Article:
At 85 years old, Elliott Erwitt is still working away at his hobby:Photography. Elliott Erwitt…
My friend and mentor David Alan Harvey begins his talk at TEDxVerona with the observation that photography is now the only universal language, a common thread understood around the world without need for translation. He goes on to observe we are now all visual storytellers, thanks to the incredible proliferation of cell phone cameras and inexpensive small, pocket size cameras.
David’s career has been a long and colorful one. What I along with many others would call a dream life is art adventure for a photographer. An American professional photographer by trade, David is a man who sets and reaches his personal goals. He firmly believes that life is art, and for him, photography is how he documents it. One of David’s few ambitious dreams was to join Magnum Photo, a goal he set for himself and worked hard at until he was accepted as an associate member in 1993, then becoming a full voting member of the Magnum collective in 1997.
David is often described as a Visual storyteller, a description that while accurate falls far short of the actual reality, the magical way David has of working a crowd. Life is art, remember? David makes an art of living connected with the culture of the people he photographs. The winner of numerous awards worldwide, David Alan Harvey uses photography as a form of documentary fantasy in his real life is art stories. Author of more than 40 such stories for National Geographic, David has also exhibited work at the Corcoran Gallery of Art, at the MOMA in New York, at the Virginia Museum of Fine Arts and at the Bibliotheque National in Paris.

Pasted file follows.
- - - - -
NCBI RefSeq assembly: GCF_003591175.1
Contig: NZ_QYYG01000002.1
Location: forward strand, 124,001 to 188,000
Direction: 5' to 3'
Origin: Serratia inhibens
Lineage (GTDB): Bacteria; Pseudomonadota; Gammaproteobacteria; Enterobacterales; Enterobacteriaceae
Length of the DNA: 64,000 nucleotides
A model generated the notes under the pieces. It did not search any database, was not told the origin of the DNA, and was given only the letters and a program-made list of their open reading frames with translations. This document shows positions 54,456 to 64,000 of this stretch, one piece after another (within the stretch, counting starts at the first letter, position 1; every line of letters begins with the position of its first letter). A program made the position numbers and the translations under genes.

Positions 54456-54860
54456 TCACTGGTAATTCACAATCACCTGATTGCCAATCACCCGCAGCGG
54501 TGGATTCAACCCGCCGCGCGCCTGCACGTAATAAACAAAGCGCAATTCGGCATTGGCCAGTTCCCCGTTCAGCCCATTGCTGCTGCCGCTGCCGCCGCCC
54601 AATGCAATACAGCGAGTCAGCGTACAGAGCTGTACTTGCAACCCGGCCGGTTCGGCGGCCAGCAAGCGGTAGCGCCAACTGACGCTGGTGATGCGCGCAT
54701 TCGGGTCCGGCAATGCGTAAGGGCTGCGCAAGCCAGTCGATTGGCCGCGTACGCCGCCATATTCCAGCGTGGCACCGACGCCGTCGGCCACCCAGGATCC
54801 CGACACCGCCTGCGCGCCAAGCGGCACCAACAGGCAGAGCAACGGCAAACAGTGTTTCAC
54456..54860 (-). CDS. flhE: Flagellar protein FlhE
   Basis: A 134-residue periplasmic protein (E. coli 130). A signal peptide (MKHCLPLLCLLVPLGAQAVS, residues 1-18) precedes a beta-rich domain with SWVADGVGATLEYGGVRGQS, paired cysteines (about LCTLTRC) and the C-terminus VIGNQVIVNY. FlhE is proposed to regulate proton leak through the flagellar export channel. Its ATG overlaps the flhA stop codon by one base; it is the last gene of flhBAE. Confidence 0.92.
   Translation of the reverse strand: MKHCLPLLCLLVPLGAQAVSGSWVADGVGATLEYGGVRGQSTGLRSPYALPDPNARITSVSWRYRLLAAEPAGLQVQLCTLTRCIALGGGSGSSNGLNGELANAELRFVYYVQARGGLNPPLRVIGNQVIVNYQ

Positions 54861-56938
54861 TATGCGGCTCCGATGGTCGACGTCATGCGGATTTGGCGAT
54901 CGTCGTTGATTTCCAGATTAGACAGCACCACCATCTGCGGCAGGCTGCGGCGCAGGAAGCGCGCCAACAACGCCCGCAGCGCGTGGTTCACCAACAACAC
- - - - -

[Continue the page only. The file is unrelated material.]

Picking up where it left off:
Never one to rest on his laurels or to sit still on a couch for very long, today Harvey is also the founder and editor of the prestigious BURN Magazine which promotes the activity and work of promising emerging photographers. burnmagazine.org
At 70 yeas old, David may have started to slow down from his youth, but he still does a limited number of photography workshops every year. If you aspire to be more than just another “photographer,” and can meet the rather steep qualifications for admission, a week to ten days shooting with David in Mexico at his Day of the Dead workshop will change your photography forever.
And possibly your life. It was David’s workshop in 2001 that led to my spending the following seven years living and photographing Mexico. David is a demanding task master, tough on his students pushing them to become all that they can be. His classes are never easy. The competition for admission is stiff. It is guaranteed the other students will also be quite accomplished in their own right. David doesn’t teach beginners, choosing instead to work with those who he can help the most, the students who show the most promise. David doesn’t mince words nor does he tolerate anything but seeing your best develop.
If you can get in on a Harvey workshop, I strongly encourage you to do so. David will be a refreshing breath of fresh air. David is an instructor more interested in your own personal development, making that his own end goal. When you reach the level of international recognition Harvey has, you really don’t have much to prove to anybody any longer.
This talk was given at a TEDx event using the TED conference format but independently organized by a local community. Learn more at http://ted.com/tedx
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